YIELDS ON government securities (GS) went up last week as inflation continued its uptrend to reach a 26-month high in February.
GS yields, which move opposite to prices, rose by an average of 12.92 basis points (bps) week on week, based on the PHP Bloomberg Valuation (BVAL) Service Reference Rates as of March 5 published on the Philippine Dealing System’s website.
Yields on benchmark tenors increased on Friday from their Feb. 26 finish, except for those on the four-, five-, and seven-year Treasury bonds (T-bonds), which declined by 0.46 bp, 2.59 bps, and 0.25 bp, respectively, to 2.7486%, 3.0011%, and 3.4789%.
The largest increases were observed in the long end of the yield curve, particularly the 20- and 25-year T-bonds which saw their rates go up by 41.06 bps (to 4.8707%) and 55.84 bps (4.8716%), respectively. The yield on the 10-year debt paper also increased by 8.76 bps to 3.9806%.
Meanwhile, the two- and three-year T-bonds were quoted at 2.185% and 2.4865%, respectively, rising by 6.99 bps and 3.29 bps.
The shorter termed Treasury bills (T-bills) likewise posted increases in their yields. This was led by the 364-day paper’s 12.79-bp increase to 1.6834%. The 91-day T-bills also rose by 8.54 bps (to 1.0816%) and the 182-day securities added 8.19 bps (1.195%).
“Yields inched up further as investors await the February inflation data which came out at 4.7%, broadly in line with estimates but still faster than the previous month… The recent uptick in prices put upward pressure on yields and effectively on the government’s borrowing cost,” First Metro Asset Management, Inc. (FAMI) said in an e-mail.
“Inflation erodes your real interest rate. As investors’ inflation expectations adjust higher, yields will continue to move higher in the secondary market as well,” ATRAM Trust Corp. Head of Fixed Income Jose Miguel B. Liboro said.
The 4.7% headline inflation rate in February marked the fifth straight month of acceleration in the rise in prices of goods, the Philippine Statistics Authority reported on Friday. The figure was also the fastest in 26 months or since the 5.1% rate in December 2018.
The February result was within the Bangko Sentral ng Pilipinas’ (BSP) forecast range of 4.3%-5.1% for the month. It brought the year-to-date inflation average to 4.5%, also higher than the BSP’s 2-4% target for the year.
BSP Governor Benjamin E. Diokno has said the rise in inflation was caused by supply side shocks and would not merit a monetary response “unless they lead to second-round effects.”
The BSP Monetary Board at its meeting on Feb. 11 kept key interest rates unchanged at record lows. Its next review will be on March 25.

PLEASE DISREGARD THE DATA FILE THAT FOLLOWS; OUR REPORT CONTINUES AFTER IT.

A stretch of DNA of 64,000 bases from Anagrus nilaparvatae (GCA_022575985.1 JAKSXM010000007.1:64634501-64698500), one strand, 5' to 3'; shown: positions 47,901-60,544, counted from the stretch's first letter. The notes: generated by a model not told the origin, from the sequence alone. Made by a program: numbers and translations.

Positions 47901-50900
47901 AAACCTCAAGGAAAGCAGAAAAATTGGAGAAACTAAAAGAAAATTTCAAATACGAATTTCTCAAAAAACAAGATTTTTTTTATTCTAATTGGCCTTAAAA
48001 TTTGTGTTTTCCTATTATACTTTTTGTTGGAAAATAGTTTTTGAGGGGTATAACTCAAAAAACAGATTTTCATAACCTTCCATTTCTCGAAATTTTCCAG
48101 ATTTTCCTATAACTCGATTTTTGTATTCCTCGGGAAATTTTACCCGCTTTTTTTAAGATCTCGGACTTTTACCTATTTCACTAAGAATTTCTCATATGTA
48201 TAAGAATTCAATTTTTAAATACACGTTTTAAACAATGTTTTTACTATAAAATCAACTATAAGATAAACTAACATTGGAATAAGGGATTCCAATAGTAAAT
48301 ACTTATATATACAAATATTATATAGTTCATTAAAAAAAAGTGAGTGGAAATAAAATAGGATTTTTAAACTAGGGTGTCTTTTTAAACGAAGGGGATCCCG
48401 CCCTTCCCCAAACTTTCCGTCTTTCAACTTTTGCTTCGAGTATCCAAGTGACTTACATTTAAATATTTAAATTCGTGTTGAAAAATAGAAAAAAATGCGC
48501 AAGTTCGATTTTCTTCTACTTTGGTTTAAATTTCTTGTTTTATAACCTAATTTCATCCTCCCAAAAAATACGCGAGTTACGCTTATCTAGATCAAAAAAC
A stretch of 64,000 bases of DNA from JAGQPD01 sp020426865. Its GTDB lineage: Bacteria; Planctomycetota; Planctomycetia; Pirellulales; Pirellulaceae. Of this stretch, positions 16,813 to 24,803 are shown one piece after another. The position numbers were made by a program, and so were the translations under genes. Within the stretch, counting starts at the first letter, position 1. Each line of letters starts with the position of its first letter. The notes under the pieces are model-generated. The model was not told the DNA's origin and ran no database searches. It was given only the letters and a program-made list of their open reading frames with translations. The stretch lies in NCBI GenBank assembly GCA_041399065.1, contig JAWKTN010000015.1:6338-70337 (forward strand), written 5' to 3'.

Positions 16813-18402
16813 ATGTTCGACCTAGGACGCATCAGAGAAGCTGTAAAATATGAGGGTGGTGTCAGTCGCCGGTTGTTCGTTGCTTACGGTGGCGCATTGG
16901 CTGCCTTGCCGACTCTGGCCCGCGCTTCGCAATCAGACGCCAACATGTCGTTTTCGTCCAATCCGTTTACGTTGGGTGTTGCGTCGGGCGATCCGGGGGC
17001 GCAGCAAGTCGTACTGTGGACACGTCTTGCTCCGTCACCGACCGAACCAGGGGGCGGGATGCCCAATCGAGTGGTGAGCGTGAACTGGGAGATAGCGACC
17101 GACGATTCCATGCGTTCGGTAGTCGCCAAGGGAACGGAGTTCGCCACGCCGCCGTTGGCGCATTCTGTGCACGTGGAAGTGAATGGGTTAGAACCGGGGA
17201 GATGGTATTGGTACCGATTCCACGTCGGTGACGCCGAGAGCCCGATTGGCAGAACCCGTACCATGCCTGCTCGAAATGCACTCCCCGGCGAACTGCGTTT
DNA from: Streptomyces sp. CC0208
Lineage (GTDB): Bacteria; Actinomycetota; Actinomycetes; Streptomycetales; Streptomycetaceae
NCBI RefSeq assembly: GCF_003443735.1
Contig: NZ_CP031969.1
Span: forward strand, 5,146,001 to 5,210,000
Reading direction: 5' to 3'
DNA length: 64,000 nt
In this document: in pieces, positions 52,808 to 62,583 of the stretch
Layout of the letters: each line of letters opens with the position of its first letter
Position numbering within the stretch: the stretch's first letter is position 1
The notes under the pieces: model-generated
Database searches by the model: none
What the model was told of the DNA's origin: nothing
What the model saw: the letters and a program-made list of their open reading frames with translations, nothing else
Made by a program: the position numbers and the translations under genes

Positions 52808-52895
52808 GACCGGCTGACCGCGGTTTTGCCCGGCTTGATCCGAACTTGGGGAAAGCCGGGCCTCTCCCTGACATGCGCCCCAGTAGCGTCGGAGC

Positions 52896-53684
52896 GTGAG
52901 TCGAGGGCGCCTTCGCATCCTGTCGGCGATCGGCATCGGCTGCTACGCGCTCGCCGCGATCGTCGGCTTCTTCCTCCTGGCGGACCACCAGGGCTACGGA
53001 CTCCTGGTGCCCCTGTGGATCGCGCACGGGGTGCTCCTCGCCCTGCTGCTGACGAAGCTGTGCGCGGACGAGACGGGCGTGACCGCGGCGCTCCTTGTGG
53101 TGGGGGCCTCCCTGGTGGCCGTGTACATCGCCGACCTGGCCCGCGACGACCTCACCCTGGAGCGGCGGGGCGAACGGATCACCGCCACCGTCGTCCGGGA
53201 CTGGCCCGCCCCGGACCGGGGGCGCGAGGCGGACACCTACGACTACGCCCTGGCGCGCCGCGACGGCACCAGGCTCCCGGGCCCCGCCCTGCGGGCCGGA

The central bank last year slashed rates by a total of 200 bps to provide support to the virus-stricken economy. This brought down the overnight reverse repurchase, lending, and deposit rates to record lows of 2%, 2.5%, and 1.5%, respectively.
“While we saw some signs of stabilization on the belly (five- to seven-year T-bonds) of the yield curve towards the end of the week, we expect upward pressures to persist,” ATRAM Trust’s Mr. Liboro said.
Meanwhile, FAMI expects the market to “remain defensive and take directional cues” from this month’s T-bond auctions.
“The movements in the US Treasuries (USTs) will also influence sentiment in the local GS space. USTs continued to sell off as [US Federal Reserve Chair Jerome Powell’s] recent speech did not mention greater quantitative easing in response to the recent rise in Treasury yields. The US 10-year yield now hovers above 1.5%,” FAMI added.
The Treasury is looking to borrow P160 billion from the local market this month: P100 billion via weekly T-bill auctions and P60 billion in fortnightly offerings of T-bonds. It is offering seven- and 10-year bonds worth P30 billion each, scheduled to be auctioned off on March 9 and 23, respectively.
Meanwhile, Mr. Powell made his remarks at a virtual Wall Street Jobs Summit last Thursday (1:05 a.m. local time), which is likely his last public event before Fed officials meet on March 16-17. While his speech reiterated the intention to keep benchmark interest rates low until employment and inflation targets have been met, he made no mention of plans to keep US Treasuries from rising, leading these debt papers to increase further. — Ana Olivia A. Tirona